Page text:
We are so fortunate to live in a time of ever-improving technology where we can attend meetings via Zoom, watch videos on our computers, and see streaming performances on our cell phones. With these wonderful modern inventions, it is easy to forget the amazing interactive experience of a live performance.
SNB elected to perform at Ranch San Rafael this year and (while the venue was very costly for us) we were happy to do it. As I walked onto the stage on July 17 to give my opening remarks before our Giselle (SNB’s first live performance since 2019), I was struck by the excitement and rush of energy that emanated from the audience. I found tears come into my eyes and I thought to myself: “There is nothing like LIVE Theater!”
The audience is as much a part of live theater art as the performers. Art is meant to be interactive. The artist and the viewer are necessary to create a complete work of art. This became all the more evident to me as SNB performed at four different venues with different audiences. The only similarity was the warmth, excitement, and joy that emanated from the crowds. We received an energetic welcome and a tumultuous standing ovation at every venue. It was inspiring and uplifting.
Artown Executive Director, Beth MacMillan described it beautifully: “We took a great chance presenting Artown at Rancho San Rafael, but it was worth it. We found that the audiences and the performers were so happy and excited to be able to have live performances again, and we were so glad to be able to do this for our community.”
Equally uplifting was the live theater experience of performing out in nature. The first act of Giselle takes place during the day, and the second act takes place in the dark of evening. “It was as if we were all there as part of the ballet,” said Beth MacMillan. “We were in daylight in the village and in moonlight in the woods.”
Several other audience members commented that in the 2nd Act, when the breeze came up and lifted the soft tulle of the skirts of the corps de ballet, it was magical: “The dancers looked as if they were floating on air.”
For me, the most amazing experience came when SNB performed Giselle at the beautiful Sand Harbor venue on Lake Tahoe as part of the Lake Tahoe Shakespeare Festival.
It was about four o’clock in the afternoon on July 26th when the SNB dancers took the stage at the venue on the beach to start blocking the choreography. It began to drizzle. We did our best, stopping periodically to let the tech crew wipe the stage. The drizzle continued on and off and seemed to subside during the dancers’ warm-up on stage. But as the dancers went to the dressing rooms to don their costumes, the wind came up and blew over the tent that was to be used for quick changes, and the rain came pouring down. We all waited tensely. The dancers could not perform on a wet stage, as it is too dangerous. I wondered what to do. I looked out into the audience thinking that people would leave. To my utter amazement, nobody left. In fact, more people came.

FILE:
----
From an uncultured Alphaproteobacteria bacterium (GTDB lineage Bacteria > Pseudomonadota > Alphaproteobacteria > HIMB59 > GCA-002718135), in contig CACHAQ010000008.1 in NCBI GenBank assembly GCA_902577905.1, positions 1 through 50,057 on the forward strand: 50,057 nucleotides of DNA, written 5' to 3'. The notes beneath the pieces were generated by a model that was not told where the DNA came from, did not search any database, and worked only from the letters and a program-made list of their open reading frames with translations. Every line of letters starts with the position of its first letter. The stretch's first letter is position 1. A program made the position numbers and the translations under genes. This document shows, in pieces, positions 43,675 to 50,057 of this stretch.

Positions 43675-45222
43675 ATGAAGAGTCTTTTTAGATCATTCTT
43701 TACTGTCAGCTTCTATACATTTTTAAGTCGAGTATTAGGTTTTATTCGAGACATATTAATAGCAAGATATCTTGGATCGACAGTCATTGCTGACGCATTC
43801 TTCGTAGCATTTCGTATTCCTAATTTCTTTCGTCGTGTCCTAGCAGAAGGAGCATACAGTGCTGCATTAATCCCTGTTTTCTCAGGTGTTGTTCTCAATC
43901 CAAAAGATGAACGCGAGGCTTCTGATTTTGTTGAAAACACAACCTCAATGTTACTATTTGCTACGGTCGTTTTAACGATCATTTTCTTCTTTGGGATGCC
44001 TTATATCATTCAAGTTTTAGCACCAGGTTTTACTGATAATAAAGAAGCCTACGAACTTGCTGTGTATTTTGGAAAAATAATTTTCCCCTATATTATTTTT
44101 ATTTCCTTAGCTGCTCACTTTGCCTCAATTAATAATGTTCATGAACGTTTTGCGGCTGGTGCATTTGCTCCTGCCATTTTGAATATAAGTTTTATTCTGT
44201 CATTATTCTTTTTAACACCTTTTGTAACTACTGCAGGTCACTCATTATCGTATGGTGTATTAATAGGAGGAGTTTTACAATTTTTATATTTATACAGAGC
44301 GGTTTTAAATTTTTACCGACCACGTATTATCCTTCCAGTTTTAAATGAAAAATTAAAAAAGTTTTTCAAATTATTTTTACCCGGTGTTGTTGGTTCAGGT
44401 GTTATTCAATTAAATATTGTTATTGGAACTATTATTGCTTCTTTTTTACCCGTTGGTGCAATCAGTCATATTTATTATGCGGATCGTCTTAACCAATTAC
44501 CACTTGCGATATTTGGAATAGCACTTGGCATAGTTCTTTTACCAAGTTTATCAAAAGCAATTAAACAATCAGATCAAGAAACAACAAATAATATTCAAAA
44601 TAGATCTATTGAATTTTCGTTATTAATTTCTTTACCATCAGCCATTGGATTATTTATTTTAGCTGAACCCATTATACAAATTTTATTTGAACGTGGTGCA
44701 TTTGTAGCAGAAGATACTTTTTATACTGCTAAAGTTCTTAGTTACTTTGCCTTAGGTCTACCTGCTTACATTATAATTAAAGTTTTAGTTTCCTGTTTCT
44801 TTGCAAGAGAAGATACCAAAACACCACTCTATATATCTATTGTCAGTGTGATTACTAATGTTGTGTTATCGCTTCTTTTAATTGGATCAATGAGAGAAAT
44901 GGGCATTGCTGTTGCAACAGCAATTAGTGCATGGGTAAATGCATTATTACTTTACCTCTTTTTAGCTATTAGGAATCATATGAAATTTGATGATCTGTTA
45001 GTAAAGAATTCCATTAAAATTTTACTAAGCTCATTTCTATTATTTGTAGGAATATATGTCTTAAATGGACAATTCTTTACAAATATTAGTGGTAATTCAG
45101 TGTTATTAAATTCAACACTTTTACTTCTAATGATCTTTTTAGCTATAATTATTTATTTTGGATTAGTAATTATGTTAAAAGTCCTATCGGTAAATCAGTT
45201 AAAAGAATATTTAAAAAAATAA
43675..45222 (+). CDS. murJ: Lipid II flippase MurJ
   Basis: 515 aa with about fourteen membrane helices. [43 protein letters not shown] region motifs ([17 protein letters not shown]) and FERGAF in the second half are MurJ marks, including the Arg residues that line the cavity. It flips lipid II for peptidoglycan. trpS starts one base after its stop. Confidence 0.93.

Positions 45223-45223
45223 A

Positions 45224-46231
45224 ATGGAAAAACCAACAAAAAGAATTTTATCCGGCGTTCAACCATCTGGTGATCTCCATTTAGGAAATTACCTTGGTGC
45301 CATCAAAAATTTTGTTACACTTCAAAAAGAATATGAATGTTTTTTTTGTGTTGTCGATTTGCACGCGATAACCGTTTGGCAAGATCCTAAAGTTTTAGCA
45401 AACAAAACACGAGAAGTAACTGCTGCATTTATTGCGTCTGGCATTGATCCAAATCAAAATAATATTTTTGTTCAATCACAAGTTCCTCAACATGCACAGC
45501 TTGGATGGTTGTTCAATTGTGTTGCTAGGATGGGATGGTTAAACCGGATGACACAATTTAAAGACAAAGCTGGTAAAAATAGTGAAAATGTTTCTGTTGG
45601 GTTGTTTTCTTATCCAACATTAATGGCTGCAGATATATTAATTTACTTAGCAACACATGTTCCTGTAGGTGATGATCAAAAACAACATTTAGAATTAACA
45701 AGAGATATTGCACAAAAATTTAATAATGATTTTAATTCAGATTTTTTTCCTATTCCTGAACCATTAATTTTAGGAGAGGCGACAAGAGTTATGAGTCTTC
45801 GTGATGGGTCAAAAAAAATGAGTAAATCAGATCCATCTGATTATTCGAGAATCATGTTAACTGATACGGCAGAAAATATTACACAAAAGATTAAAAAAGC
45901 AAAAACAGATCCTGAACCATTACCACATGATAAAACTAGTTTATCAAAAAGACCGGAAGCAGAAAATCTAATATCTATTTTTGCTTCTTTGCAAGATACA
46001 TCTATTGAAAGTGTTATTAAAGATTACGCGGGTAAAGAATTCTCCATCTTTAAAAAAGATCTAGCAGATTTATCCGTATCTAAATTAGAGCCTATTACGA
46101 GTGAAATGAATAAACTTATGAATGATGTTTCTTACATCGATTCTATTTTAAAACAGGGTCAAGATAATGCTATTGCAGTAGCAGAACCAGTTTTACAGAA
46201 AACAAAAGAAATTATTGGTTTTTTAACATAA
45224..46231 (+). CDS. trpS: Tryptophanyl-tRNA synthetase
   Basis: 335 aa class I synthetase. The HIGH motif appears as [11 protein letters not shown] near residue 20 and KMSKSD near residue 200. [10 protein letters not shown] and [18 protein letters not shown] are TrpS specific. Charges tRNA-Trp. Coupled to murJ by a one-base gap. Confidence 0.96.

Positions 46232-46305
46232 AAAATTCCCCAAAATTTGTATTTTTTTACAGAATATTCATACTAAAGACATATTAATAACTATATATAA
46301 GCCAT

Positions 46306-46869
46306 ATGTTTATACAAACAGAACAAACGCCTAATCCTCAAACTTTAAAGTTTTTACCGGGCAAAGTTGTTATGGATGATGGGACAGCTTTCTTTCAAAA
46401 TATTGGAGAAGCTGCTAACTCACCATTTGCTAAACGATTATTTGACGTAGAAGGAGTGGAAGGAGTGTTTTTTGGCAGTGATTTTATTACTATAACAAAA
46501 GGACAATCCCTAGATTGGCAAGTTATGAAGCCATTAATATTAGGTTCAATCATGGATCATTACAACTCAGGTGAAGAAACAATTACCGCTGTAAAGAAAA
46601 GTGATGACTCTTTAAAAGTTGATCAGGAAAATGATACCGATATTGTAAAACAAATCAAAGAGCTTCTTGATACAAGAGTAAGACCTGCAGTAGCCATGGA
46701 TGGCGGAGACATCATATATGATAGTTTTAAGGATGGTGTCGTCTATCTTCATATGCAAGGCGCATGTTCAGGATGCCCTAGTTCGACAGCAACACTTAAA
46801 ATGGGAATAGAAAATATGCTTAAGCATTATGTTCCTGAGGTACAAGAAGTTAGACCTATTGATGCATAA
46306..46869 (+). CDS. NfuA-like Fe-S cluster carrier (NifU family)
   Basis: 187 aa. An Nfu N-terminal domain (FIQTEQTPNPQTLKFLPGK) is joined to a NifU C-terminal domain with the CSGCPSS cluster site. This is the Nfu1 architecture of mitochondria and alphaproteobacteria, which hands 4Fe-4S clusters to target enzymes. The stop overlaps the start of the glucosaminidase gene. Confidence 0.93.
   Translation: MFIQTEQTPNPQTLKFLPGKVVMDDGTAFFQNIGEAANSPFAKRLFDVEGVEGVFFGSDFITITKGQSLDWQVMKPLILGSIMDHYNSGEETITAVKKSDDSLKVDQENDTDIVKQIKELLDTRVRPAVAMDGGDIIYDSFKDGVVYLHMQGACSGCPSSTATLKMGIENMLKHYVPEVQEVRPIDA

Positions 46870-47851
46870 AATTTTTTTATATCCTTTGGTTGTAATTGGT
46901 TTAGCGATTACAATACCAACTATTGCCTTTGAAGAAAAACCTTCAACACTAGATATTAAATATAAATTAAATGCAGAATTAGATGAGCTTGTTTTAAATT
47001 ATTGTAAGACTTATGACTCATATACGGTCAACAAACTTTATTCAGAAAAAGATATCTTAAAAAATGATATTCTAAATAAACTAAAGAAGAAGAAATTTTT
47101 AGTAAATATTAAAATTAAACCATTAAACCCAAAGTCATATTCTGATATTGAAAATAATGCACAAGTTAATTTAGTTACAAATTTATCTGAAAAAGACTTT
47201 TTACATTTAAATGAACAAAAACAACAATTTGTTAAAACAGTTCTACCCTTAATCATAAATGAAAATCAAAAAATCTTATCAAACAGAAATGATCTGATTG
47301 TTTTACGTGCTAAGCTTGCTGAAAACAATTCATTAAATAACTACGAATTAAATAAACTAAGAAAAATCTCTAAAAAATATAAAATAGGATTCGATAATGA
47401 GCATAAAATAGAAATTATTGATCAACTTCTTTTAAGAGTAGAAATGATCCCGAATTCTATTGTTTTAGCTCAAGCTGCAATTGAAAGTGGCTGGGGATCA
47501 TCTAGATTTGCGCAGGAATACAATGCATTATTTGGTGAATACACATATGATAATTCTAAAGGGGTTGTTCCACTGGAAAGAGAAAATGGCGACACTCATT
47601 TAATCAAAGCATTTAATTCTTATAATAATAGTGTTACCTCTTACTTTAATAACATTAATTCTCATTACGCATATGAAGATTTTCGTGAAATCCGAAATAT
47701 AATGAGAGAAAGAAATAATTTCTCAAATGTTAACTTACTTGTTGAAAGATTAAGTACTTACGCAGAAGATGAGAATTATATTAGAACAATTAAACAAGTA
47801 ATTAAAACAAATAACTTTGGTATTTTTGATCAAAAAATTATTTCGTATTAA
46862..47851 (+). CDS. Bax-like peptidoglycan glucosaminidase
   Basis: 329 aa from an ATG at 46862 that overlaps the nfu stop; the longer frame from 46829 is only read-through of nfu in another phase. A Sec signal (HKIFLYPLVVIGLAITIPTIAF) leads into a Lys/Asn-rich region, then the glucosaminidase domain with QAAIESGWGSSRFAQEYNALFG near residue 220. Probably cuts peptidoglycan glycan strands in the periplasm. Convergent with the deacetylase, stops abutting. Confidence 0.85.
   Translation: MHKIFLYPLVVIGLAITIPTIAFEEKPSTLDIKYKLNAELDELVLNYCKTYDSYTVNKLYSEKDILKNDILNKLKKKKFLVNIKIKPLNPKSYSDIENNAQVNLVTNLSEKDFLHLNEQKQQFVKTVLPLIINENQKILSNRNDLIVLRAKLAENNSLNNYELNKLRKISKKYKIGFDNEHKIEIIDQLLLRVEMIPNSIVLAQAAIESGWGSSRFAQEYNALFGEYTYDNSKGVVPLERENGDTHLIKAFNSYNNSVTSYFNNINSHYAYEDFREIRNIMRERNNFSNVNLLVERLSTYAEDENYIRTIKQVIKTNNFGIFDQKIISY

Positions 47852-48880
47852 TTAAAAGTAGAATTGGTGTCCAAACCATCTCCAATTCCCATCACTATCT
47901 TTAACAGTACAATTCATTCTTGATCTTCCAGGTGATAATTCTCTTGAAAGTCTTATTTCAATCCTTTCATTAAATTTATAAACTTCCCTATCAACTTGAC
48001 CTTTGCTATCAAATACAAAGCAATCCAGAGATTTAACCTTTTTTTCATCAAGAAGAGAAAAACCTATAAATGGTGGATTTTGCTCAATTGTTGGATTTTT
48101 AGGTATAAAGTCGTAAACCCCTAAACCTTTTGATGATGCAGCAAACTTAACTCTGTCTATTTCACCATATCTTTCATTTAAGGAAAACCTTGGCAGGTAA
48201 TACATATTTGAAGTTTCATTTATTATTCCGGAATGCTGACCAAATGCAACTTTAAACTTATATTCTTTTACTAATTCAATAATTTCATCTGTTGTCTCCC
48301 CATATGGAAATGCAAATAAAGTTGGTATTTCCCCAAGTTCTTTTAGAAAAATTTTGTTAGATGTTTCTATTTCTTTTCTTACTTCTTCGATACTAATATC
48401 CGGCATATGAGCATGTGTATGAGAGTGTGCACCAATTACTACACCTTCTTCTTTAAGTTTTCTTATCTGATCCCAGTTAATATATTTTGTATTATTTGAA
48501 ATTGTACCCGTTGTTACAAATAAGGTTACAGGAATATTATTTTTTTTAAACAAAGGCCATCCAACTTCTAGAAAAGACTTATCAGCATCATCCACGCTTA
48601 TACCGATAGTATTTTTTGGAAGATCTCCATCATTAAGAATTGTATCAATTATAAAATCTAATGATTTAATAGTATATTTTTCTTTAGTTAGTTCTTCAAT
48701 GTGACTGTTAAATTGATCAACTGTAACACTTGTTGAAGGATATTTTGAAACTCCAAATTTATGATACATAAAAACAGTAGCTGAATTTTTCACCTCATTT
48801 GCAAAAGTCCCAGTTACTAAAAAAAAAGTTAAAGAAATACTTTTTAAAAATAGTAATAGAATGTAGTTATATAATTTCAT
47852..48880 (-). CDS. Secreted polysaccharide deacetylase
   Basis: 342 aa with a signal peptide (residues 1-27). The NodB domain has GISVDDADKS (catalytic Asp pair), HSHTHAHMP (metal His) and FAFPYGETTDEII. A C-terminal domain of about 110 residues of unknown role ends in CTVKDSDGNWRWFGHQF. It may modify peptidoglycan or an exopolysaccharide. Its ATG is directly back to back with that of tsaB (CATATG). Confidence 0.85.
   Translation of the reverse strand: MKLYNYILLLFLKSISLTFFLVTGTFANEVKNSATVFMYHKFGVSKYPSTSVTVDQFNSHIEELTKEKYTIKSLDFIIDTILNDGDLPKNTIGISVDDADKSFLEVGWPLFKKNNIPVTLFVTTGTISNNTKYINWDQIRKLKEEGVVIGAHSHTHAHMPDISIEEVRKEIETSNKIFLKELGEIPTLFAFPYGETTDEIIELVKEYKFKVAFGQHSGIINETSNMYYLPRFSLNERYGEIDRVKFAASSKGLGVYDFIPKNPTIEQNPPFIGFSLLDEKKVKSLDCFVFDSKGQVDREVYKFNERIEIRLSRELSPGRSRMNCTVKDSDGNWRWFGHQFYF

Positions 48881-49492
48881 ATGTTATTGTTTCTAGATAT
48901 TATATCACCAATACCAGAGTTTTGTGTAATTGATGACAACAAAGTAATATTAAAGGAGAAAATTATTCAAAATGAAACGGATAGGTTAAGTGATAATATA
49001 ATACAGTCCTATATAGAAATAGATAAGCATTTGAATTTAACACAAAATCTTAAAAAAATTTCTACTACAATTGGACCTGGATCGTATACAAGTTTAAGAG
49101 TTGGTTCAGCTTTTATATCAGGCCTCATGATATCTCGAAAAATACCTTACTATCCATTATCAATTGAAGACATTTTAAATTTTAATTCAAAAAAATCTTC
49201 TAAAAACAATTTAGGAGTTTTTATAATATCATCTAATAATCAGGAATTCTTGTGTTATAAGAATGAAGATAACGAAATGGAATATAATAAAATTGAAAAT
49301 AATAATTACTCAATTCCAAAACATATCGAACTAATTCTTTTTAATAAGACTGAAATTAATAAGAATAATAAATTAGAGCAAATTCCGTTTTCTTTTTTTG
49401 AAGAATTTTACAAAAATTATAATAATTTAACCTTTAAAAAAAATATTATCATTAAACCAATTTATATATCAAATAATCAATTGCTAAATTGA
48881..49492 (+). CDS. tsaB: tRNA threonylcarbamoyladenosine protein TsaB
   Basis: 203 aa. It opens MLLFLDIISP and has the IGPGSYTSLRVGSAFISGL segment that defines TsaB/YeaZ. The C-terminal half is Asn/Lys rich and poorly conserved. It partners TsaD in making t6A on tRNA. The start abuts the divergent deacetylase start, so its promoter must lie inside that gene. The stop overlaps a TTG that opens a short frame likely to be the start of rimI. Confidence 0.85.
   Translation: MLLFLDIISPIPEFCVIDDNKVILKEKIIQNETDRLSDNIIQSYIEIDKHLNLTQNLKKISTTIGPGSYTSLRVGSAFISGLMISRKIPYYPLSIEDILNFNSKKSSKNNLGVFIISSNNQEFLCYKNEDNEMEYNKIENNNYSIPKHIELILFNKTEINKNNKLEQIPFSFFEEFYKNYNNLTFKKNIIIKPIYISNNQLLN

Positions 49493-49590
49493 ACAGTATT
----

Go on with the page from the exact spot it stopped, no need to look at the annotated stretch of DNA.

My mother (who passed away in 2008) was a marvelous ballet company artistic director. She taught me two important things: a ballet company director must try to remain positive at all times and (most of all) must have great faith. So I decided to call upon my Mom and ask for her help and guidance in this difficult situation.
The rain subsided. The tech crew wiped the stage, and I made the announcement that we would begin the performance. The audience gave us a big round of applause.
To our amazement, the rain drizzled a bit during the first act; increased at intermission, and subsided during the second act right up to the very last moment of the ballet when the lovers part and the spirit of Giselle returns to her grave. It was at that magical moment (as the music builds to a loud crescendo and as Albrecht stands alone heartbroken on stage holding one lily in his hand with his eyes up to heaven) that the rain suddenly poured down from the sky. With tears in his eyes, Albrecht dropped the lily to the ground on cue. It was utterly amazing! The audience all stood up and went wild with applause. All the dancers rejoiced. My only thought was: “We did it!! Thanks, Mom.”
In my 50 years of ballet, that had to be one of the most nerve-wracking performances I have ever experienced and one of the most uplifting. It is something I will never forget. One could never have such a performance in a virtual setting.
There is nothing like LIVE theater!!!
Photos by Alexander Cain Biber